"...we should pass over all biographies of 'the good and the great,' while we search carefully the slight records of wretches who died in prison, in Bedlam, or upon the gallows."
~Edgar Allan Poe

Monday, November 24, 2014

A Disappearance and a Family Scandal

Granville Garth

Granville W. Garth was born in Memphis, Tennessee in 1863. In his adulthood, he moved to New York City. He prospered there, eventually becoming president of the Merchant’s National Bank. In 1893, he married 21-year-old Lillie McComb, a daughter of an extremely wealthy California family.  He was rich, respected, and powerful.

Then in December 1903, the world learned that his seemingly ideal existence had some very dark flaws. He became, we are told, “distressed” with his life. So “distressed” was Garth that the board of directors of his bank persuaded him to take a holiday. A sea cruise, that era’s panacea for all ills, physical and mental, was prescribed.

Garth boarded the steamer “Denver,” bound for Galveston, Texas. He never made it to his destination. The night of Christmas Day, the banker disappeared from his ship. His body was never recovered. Was it suicide? Accident? Murder? No one ever knew.

Adding to the mystery was the peculiar behavior of another passenger on the “Denver,” Thomas Lawson. The officers and crew of the ship were given to believe that Lawson “was in charge” of Garth during the voyage. He was said to be “the confidential man” for Blair & Co., a prominent Wall Street firm. They also told reporters that Lawson had taken possession of Garth’s luggage.

A reporter for the “Galveston Daily News” tracked Lawson down, and found that he was not inclined to be cooperative. Lawson “emphatically denied that he had any connection with Mr. Garth beyond having casually met him on board the boat.” He refused to say any more, snapping that he did not like newspaper publicity. Lawson denied knowing anything about Garth’s luggage. He had no idea where it was, but it was in a place where the police could not get it, “and, furthermore, to tell the police with his compliments to go to ____.”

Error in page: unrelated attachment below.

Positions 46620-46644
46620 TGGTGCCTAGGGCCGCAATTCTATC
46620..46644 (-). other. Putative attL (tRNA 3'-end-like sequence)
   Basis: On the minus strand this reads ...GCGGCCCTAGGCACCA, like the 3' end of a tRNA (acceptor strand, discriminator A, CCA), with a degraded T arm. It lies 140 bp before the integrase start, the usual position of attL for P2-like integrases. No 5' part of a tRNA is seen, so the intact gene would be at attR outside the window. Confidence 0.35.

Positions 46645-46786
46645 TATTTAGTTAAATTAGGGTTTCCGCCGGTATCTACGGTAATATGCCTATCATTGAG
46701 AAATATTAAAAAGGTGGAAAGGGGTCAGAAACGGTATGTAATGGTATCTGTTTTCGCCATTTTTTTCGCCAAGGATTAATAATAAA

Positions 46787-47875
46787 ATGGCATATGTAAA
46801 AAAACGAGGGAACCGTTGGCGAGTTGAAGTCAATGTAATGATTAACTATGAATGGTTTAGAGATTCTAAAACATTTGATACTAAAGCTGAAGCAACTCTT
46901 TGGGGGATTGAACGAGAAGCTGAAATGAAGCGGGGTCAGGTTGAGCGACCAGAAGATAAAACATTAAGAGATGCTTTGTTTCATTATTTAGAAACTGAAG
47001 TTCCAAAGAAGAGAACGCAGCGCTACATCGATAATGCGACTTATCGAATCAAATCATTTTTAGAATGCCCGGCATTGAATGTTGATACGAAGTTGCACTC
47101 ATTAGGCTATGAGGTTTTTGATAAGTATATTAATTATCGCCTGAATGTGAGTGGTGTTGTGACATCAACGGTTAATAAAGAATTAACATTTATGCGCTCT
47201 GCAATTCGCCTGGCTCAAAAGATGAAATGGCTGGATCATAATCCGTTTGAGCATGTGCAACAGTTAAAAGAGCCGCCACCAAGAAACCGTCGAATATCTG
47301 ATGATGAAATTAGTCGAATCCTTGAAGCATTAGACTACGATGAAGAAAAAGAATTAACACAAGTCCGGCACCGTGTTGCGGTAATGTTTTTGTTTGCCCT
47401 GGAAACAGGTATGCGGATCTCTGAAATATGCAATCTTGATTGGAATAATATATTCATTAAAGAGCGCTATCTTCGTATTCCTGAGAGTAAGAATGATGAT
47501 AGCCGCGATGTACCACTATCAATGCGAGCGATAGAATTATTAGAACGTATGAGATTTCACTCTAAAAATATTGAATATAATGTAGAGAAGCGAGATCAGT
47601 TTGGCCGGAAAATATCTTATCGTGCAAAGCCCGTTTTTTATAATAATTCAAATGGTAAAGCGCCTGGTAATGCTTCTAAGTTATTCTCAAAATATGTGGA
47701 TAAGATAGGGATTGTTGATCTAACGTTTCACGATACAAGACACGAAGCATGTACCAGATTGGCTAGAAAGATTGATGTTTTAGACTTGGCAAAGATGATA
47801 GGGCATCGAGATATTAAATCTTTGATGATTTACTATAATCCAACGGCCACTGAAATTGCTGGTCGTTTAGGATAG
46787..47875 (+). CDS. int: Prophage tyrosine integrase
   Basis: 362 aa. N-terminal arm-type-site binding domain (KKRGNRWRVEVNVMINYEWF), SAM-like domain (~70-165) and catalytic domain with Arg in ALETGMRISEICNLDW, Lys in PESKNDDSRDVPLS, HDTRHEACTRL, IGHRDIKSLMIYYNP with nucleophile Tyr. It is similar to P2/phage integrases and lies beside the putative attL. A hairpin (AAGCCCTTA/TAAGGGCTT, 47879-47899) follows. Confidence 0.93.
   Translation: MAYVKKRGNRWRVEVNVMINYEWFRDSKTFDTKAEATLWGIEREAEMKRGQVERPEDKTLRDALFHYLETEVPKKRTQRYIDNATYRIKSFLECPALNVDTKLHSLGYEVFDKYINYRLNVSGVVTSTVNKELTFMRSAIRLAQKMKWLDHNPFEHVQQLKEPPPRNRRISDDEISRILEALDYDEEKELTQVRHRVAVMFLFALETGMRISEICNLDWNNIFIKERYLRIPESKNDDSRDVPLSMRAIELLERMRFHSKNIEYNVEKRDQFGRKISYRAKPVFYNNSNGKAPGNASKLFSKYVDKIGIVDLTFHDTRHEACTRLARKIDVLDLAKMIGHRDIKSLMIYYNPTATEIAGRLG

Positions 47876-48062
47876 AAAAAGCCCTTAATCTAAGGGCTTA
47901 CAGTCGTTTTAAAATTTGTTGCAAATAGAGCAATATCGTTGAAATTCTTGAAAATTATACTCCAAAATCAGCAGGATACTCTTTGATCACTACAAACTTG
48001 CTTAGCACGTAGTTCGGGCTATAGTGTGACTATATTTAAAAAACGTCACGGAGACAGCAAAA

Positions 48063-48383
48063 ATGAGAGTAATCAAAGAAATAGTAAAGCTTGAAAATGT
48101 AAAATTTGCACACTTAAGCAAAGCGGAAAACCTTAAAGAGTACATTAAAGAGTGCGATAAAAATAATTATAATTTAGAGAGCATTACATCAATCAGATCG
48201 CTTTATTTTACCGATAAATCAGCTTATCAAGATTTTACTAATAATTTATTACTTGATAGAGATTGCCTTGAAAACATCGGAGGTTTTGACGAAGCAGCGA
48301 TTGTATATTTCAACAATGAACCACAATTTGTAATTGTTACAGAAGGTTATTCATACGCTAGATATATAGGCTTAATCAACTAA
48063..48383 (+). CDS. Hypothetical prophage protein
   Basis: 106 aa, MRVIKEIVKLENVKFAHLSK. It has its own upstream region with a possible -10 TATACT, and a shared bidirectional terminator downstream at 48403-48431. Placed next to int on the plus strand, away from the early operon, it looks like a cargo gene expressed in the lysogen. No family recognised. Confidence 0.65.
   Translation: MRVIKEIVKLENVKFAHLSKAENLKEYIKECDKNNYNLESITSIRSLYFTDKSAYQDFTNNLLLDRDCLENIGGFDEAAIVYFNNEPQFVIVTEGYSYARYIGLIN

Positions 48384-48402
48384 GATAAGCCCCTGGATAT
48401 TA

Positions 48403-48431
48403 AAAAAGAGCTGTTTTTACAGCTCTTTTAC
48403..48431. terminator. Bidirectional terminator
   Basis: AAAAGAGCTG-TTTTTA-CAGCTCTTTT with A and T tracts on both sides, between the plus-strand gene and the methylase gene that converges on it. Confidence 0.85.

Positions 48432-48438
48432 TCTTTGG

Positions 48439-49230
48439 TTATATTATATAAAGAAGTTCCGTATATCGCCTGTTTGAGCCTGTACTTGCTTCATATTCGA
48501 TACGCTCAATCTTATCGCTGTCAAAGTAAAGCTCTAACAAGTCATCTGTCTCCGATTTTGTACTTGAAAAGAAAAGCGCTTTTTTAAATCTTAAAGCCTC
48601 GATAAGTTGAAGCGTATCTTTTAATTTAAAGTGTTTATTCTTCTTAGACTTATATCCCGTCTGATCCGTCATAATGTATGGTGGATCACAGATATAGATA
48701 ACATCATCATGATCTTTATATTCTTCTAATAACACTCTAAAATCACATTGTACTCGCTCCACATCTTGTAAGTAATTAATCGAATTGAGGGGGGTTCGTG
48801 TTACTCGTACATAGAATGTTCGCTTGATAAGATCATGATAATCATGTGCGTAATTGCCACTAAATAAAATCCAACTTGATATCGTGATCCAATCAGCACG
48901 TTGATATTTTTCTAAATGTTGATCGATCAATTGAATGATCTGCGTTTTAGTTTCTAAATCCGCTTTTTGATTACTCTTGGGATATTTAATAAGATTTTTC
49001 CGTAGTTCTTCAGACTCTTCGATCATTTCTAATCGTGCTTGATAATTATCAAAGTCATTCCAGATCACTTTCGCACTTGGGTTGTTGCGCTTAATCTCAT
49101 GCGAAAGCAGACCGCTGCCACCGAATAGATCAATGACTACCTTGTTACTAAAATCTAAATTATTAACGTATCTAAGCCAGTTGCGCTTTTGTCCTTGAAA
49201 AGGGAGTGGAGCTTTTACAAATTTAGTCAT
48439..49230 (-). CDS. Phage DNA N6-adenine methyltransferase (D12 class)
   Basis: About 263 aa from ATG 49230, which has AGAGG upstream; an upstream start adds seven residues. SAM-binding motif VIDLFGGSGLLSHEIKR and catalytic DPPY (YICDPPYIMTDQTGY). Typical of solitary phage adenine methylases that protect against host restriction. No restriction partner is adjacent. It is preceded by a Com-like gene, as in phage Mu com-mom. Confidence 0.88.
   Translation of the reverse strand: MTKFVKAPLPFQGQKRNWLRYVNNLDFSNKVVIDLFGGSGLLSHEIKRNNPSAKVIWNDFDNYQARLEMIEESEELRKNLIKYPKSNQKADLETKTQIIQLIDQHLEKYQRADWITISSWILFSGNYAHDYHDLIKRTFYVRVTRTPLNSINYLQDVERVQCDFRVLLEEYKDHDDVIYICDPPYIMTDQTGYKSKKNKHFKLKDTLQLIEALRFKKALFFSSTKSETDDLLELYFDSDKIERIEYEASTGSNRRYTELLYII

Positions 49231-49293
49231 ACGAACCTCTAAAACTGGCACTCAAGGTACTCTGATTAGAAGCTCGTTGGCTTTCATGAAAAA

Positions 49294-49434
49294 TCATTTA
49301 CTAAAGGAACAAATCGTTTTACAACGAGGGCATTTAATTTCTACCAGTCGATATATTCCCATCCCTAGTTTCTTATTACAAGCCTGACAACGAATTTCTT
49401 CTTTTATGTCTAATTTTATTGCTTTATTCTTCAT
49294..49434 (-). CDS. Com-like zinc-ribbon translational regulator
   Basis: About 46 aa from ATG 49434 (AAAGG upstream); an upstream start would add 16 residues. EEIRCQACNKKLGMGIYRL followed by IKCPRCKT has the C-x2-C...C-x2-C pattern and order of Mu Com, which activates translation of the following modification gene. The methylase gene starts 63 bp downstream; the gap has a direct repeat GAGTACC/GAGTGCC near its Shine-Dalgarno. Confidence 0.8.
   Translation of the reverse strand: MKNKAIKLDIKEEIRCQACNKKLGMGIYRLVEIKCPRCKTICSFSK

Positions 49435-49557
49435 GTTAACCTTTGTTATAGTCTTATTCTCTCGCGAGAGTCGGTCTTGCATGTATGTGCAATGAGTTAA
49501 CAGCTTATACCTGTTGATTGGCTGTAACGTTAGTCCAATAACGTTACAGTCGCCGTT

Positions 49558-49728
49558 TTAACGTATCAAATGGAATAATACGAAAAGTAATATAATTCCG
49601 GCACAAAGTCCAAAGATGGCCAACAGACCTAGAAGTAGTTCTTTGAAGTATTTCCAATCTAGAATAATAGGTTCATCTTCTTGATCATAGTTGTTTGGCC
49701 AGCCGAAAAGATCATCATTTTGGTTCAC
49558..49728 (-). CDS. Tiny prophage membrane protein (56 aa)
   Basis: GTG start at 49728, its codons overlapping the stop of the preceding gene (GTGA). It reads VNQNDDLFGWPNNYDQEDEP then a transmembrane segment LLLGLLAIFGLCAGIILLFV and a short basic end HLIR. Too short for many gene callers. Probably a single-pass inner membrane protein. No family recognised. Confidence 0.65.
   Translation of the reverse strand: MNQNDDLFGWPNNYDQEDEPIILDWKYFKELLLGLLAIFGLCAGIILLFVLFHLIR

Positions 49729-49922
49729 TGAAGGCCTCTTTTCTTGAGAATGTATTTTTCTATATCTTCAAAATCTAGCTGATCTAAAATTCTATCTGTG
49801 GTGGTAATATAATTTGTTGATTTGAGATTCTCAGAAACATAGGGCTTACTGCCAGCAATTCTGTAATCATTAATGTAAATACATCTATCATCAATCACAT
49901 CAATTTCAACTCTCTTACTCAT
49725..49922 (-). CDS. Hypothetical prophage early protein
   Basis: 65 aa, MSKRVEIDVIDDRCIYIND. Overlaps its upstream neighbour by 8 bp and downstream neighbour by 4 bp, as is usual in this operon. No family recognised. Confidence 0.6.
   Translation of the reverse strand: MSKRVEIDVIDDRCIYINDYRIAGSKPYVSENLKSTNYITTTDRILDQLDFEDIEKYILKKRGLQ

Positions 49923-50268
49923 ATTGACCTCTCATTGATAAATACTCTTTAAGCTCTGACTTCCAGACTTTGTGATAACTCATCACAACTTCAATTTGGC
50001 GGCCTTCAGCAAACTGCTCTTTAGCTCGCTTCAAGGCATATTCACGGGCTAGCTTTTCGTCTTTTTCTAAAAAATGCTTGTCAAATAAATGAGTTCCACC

A curious argument played out in the newspapers after Garth’s disappearance. The officers of the “Denver” disclaimed all blame for his presumed death by drowning, stating that the missing man was in Lawson’s care, so watching over him was no particular job of theirs. The “confidential man” continued to deny any connection to Garth, or responsibility for him. The men of the “Denver,” he shrugged, should have watched over their passenger better. The captain of the “Denver” commented that Garth seemed to want to avoid Lawson, preferring to spend as much time alone as possible. Fellow passengers later described Garth as “very nervous,” even fearful. One of these passengers, a Mr. Saalburg, told reporters that on the last night Garth was seen on board, the officers of the ship put up chains between the steerage and cabin compartments. When Garth heard the rattling of these chains, he cried out, “My God, they are going to put me in irons! My poor father!” The captain admitted the missing man showed signs of “mental aberration,” which took the form of a paranoid fear of “espionage” against him, but the banker gave no sign of suicidal intent.